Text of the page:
Contrasting the size of the tax cuts with national income shows that the Kennedy tax cut, representing 1.9 percent of income, was the single largest first-year tax-cut of the post-WW II era. The Reagan tax cuts represented 1.4 percent of income while none of the Bush tax cut even breaks 1 percent of income. The Kennedy tax cuts would only have been surpassed in size by combining all three Bush tax cuts into a single package.

Tax Cuts and Budget Resources
Comparing the size of these tax cuts with the federal budget shows that the Kennedy’s tax cuts represented 8.8 percent of the budget. In 1981, Reagan’s tax cuts represented 5.3 percent of the budget. Each of Bush’s tax cuts are smaller than Reagan’s—EGTRRA (3.8 percent), JCWA (2.5 percent) and the 2003 Tax Cut (1.8 percent). When the Bush tax cuts are combined (8.1 percent), they would be larger than Reagan’s tax cut, yet smaller than Kennedy’s tax cut.

Tax Cuts and Defense Costs
When the Kennedy tax cuts were enacted, defense spending constituted a whopping 42.1 percent of the federal budget. When President Reagan pushed though his tax cuts, the Pentagon consumed 22 percent of the budget. Today, defense spending consumes just 17.1 percent of the budget—25 percentage points below Kennedy’s defense spending.

Tax Cuts and Deficits
President Kennedy passed his tax cuts as he ran a deficit equaling 1 percent of national income. In 1981, Reagan cut taxes while running a deficit of 2.8 percent of national income. In contrast, Bush passed the largest of his three tax cuts, EGTRAA, in 2001 with a budget surplus of 1.5 percent of income.

Caveats: Comparing Taxes Over Time
Comparing tax legislation over time is tricky. In the 1960s, Congress only calculated how much a tax proposal would save taxpayers in the next year. In the late 1970s, five-year estimates became the norm, and more recently ten-year estimates have been required.

Obviously, no one should compare the dollar amount of a ten-year estimate to a five-year or one-year estimate. Whenever you hear or read that the Bush tax cut in 2001 was "the biggest tax cut ever," that’s the mistake—it’s like saying an 8-oz. steak costs more now than a 16-oz. steak cost 20 years ago. With two precautions, however, tax legislation can be compared. The first step is to adjust for inflation, and the second is to compare the same number of years.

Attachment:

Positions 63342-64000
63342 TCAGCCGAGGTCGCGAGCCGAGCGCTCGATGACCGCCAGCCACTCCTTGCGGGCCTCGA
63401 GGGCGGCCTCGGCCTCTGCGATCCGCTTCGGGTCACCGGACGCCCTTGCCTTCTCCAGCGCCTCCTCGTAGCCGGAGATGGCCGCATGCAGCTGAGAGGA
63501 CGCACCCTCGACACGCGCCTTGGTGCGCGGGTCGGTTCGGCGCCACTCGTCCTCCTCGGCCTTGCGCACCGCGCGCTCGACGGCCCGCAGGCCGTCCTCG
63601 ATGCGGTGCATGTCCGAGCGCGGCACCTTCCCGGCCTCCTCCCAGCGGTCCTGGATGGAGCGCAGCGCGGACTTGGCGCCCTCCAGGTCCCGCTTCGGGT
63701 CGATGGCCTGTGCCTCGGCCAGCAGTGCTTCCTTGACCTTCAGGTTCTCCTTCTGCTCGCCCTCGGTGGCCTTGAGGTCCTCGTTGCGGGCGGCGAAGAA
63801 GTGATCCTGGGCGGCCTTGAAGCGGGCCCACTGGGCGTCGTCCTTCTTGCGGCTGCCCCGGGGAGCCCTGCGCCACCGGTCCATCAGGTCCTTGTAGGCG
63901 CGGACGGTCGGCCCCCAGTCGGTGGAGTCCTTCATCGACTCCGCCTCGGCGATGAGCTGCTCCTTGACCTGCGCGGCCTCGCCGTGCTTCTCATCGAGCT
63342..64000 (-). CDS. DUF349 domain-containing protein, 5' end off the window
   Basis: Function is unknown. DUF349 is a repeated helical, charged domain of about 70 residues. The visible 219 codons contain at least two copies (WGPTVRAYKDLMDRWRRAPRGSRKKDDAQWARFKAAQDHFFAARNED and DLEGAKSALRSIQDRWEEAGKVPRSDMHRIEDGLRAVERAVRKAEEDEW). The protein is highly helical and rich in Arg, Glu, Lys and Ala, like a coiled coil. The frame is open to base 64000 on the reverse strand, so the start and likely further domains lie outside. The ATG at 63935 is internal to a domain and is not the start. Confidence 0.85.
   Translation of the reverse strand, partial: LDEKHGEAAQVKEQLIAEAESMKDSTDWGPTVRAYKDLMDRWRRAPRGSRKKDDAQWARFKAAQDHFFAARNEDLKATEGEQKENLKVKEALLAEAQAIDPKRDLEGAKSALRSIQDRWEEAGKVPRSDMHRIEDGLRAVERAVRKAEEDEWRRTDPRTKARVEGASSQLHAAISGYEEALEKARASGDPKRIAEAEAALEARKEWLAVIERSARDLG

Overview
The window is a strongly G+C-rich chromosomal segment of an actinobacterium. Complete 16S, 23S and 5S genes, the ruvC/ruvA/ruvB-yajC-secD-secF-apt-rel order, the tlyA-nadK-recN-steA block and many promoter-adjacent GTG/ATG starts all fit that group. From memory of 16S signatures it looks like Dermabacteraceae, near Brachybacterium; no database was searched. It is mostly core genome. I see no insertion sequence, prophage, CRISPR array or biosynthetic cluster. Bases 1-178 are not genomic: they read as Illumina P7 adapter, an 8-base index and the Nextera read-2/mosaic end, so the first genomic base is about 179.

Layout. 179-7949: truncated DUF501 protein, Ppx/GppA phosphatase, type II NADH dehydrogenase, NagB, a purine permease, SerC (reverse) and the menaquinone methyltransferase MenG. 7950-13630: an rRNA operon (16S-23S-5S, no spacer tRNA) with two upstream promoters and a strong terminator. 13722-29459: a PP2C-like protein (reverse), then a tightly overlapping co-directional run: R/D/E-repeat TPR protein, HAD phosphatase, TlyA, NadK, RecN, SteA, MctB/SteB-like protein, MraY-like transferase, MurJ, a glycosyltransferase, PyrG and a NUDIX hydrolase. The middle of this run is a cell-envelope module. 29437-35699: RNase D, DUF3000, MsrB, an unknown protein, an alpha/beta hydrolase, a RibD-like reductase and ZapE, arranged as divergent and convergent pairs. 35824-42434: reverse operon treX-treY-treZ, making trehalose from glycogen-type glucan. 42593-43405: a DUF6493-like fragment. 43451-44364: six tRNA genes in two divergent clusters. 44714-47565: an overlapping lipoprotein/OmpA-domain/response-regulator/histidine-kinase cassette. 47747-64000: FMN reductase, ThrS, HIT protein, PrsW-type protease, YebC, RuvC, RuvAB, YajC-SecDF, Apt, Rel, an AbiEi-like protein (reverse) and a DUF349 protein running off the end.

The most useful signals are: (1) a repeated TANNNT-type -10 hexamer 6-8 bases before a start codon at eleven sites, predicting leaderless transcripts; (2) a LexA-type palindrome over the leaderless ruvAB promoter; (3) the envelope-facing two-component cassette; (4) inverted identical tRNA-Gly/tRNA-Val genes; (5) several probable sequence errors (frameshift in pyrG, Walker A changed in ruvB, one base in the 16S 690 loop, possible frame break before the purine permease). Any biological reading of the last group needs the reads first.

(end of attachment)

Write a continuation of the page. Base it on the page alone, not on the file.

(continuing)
All tax estimates are published in "current dollars," without any adjustment for inflation. Since a dollar is worth a lot less now than it was 20 or 40 years ago, all dollar amounts from past estimates must be converted into "constant dollars," which adjusts for inflation. In the tables below, estimates from years past are converted into constant 2003 dollars. This answers the question: what would the tax cuts of yesteryear be worth today?

Another way to make estimates comparable over time is to measure them as a percentage of the U.S. economy, or as a percentage of the Federal Budget. Since these grow over time, we can get a sense of how big tax cuts of the past were. Keep in mind, though, that because the Kennedy tax cut was "scored" for one year only, we can only compare it to the first year of the other bills. The first year of some bills is unusually large; this is the case with the 2002 tax cut. Other tax bills have relatively small first-year effects.

And finally, one additional warning: these estimates are the predictions made before the tax cuts were passed. No one ever goes back to revise them if things turn out differently. For example, the 2001 Bush tax cut has so far turned out to be smaller than the estimates predicted because recessionary times prevented many people from taking advantage of lower rates. So while the comparison is interesting, and it gives a general idea of how large a tax cut past Presidents and Congresses were willing to consider, it is an exercise fraught with technical difficulties.

* Tempalski, Jerry, "Revenue Effects of Major Tax Bills," Office of Tax Analysis Working Paper 81, December 1998.